The brand has taken it a step further. A trio of Singaporean artists were commissioned to interpret trash into art that are now displayed as part of Kiehl’s NYC Subway: Trash To Art. In their own words, they share with us more about the process of recreating something out of trash as well as their thoughts on sustainability as part of artistic expressions.

Maisarah Kamal and "The Empire State Building"

The concept for the artwork was born from my fascination with discovering beauty in overlooked places. I became captivated by the idea of transforming everyday plastic bottles and containers, such as those from Kiehl's products, into a representation of the iconic Empire State Building, symbolising New York and embodying Kiehl's essence. As I worked on the project, it also made me think about how we often overlook the value of things we consider as waste. This led the artwork to take on a deeper meaning, becoming a statement about reusing and repurposing materials.

The primary challenge in creating this artwork was in the cleaning of the interior of the bottles, as there are often residues left. Additionally, sourcing suitable found wood and metals to complement the sculpture presented another hurdle. The journey encompassed everything from achieving cleanliness to meticulously selecting various types of plastic bottles/containers, ranging from Kiehl's products, to incorporate into the artwork. The diverse array of shapes, textures, and colours further contributed to the complexity of the task. Therefore, this creative endeavour wasn't a linear process, but rather one that opened up a multitude of possibilities demanding careful consideration and decision-making.

Seeing beauty in unexpected places is a big part of how I make art. I think there's something special in things that we usually don't notice. This way of thinking doesn't just apply to one artwork—it's in all my creations. I like to make art that surprises people, using different materials or showing things in new ways.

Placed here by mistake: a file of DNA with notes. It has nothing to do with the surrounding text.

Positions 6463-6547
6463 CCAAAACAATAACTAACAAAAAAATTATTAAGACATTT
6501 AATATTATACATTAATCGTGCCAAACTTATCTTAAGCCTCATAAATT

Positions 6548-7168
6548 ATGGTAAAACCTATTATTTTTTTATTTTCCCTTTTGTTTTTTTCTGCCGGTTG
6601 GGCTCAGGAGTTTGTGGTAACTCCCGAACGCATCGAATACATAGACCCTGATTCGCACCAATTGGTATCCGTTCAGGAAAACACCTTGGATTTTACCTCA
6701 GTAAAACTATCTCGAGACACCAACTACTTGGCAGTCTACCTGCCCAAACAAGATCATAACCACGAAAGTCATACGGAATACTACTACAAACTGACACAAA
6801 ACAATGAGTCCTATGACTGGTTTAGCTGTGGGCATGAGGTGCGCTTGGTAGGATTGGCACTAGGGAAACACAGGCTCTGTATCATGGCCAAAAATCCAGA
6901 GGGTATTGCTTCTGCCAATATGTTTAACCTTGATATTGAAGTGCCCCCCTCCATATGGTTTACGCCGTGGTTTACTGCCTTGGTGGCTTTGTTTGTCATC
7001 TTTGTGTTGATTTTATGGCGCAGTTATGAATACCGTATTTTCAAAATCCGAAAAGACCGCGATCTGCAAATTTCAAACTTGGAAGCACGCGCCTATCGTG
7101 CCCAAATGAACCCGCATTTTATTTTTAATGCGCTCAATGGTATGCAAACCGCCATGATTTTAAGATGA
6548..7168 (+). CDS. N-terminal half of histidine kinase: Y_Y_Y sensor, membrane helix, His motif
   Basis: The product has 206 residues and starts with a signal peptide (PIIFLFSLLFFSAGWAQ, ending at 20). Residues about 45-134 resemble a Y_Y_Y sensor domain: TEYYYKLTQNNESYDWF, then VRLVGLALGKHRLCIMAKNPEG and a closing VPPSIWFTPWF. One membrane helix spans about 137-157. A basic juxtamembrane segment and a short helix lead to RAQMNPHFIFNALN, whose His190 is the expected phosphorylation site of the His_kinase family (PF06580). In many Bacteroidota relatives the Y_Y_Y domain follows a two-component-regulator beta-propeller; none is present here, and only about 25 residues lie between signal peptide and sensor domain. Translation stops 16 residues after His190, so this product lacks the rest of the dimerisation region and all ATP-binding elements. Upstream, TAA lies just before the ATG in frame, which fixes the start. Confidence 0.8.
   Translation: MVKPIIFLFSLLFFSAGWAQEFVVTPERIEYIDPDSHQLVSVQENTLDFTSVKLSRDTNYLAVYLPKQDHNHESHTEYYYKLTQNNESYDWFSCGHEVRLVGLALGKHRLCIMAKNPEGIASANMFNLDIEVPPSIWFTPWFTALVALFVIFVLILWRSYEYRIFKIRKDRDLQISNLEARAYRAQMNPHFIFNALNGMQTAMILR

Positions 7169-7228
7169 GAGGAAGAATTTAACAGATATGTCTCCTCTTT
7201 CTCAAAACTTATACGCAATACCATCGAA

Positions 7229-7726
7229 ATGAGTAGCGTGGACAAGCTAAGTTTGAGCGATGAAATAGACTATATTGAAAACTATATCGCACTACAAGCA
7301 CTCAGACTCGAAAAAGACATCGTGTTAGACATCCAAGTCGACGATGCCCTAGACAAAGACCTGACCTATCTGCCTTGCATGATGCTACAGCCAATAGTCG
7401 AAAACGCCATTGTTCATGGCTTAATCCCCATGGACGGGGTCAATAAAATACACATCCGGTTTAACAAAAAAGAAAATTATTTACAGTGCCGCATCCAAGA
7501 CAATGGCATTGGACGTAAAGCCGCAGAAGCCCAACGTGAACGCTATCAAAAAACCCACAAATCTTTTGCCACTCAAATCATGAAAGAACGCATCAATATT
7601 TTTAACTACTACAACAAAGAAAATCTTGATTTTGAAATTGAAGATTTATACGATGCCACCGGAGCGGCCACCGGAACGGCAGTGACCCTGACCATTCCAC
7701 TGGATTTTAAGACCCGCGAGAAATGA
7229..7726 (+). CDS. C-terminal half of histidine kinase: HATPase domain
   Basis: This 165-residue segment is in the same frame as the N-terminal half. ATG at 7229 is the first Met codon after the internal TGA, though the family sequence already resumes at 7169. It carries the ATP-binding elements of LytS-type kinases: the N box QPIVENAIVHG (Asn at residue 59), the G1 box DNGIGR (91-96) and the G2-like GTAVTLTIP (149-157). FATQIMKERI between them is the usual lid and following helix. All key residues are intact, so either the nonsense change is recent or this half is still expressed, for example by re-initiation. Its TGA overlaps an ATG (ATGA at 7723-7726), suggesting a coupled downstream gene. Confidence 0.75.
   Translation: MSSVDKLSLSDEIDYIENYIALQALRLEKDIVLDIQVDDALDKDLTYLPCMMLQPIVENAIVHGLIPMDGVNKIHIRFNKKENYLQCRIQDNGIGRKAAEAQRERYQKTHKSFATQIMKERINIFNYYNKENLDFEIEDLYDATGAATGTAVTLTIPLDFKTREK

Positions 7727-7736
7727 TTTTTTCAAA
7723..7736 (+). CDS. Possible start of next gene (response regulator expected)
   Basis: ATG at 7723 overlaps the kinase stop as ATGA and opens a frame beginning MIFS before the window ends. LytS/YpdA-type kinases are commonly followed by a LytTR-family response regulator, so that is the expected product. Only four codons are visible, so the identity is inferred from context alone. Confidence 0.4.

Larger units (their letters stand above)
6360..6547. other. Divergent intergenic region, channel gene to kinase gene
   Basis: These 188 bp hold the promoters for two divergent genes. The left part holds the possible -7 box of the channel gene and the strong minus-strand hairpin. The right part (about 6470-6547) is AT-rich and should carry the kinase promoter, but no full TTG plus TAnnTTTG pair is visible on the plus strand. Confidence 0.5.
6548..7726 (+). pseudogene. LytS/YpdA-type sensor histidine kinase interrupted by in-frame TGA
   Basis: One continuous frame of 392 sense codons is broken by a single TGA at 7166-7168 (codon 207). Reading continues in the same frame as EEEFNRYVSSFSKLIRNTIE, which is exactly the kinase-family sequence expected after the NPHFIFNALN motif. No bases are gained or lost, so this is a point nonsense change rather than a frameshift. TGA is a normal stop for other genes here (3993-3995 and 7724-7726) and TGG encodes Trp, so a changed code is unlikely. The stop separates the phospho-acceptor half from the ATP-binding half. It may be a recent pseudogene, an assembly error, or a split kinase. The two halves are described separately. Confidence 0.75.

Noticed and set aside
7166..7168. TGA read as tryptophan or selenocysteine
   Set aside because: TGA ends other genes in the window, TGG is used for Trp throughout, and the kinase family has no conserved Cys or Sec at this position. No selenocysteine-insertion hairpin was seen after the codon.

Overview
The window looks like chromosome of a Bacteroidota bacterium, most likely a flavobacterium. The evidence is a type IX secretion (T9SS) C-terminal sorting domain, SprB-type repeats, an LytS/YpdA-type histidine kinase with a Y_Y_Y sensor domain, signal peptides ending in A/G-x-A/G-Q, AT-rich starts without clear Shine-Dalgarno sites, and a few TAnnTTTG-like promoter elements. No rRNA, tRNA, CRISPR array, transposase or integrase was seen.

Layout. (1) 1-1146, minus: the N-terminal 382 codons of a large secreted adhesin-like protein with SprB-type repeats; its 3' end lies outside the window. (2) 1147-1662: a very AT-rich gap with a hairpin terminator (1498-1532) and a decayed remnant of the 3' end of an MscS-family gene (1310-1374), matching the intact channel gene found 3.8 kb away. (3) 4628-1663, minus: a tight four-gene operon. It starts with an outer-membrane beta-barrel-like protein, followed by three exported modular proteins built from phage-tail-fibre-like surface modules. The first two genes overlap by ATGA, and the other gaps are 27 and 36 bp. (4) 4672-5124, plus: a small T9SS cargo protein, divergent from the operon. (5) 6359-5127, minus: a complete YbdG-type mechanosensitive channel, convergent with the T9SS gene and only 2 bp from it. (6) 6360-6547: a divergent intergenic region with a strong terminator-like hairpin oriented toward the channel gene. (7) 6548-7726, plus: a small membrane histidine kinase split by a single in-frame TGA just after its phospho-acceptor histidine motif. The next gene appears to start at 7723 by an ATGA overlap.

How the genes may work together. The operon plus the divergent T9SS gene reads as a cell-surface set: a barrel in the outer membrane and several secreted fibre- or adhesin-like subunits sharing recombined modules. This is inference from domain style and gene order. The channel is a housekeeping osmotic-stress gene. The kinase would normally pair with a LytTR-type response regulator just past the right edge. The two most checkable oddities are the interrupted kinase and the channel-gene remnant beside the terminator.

Every artist should think about using sustainable methods because of the current state of the world and environment. Artists possess a unique way of highlighting important issues in ways that make people think. When artists use sustainable methods to make art, they're showing that they care about the Earth. This can inspire others to do the same. It's like being part of a collective effort to stop problems like climate change and waste—even small changes can add up to a big positive impact.

One sustainable skincare hack that I highly recommend is opting for refillable products instead of purchasing new plastic bottles or containers. By opting to buy refills, you significantly decrease the amount of plastic waste generated. This small change not only reduces your environmental footprint but also encourages companies to offer more eco-friendly options.

Stephanie Jane Burt and "The Big Apple"

I was inspired by the nickname of New York being "The Big Apple" which has become an iconic symbol of the city. I utilised old Keihl’s tubs to create "The Big Apple".

Planning the initial outline and working with Sketchup to design each layer of the apple structure were some of the challenges I faced while conceptualising "The Big Apple". I had to calculate the dimensions of each tub and how many would fit per layer in the structure.

I usually work with found materials or upcycle my previous materials into new works. Sustainability is a big factor in the repurposing of discarded materials, turning them into a language for my art practice.

I think that artists are self-aware and have a deep understanding of the way they engage with the environment and the world. Having respect for the way they treat materials and engage with them should be key components of their practice.

I like using water from rinsed rice as a toner for my skin.

Joyce Orallo Lim and "My Forever Blooms"

My artwork is inspired by the main ingredient of the Calendula Toner, which is the calendula plant. Starting from the base: As a business owner of Chokmah, I do a lot of importing and therefore have accumulated pellets from shippings. The flowers on the base are from a previous Kiehl’s pop up. The stems are made from fabric rolls that were thrown away—I collected them from Chinatown. The strong base for the stem are made from my kid’s formula cans held by an eco-friendly material called jesmonite, a mixture of the remnants from the workshops that I run. The beautiful big petals are made from the offcuts of my photobooths decorations and dance costumes. The big calendula toner is from the decorations of a previous Kiehl’s pop up too—I asked if they had any past "trash" that they wanted to throw away that I could use to integrate into my installation.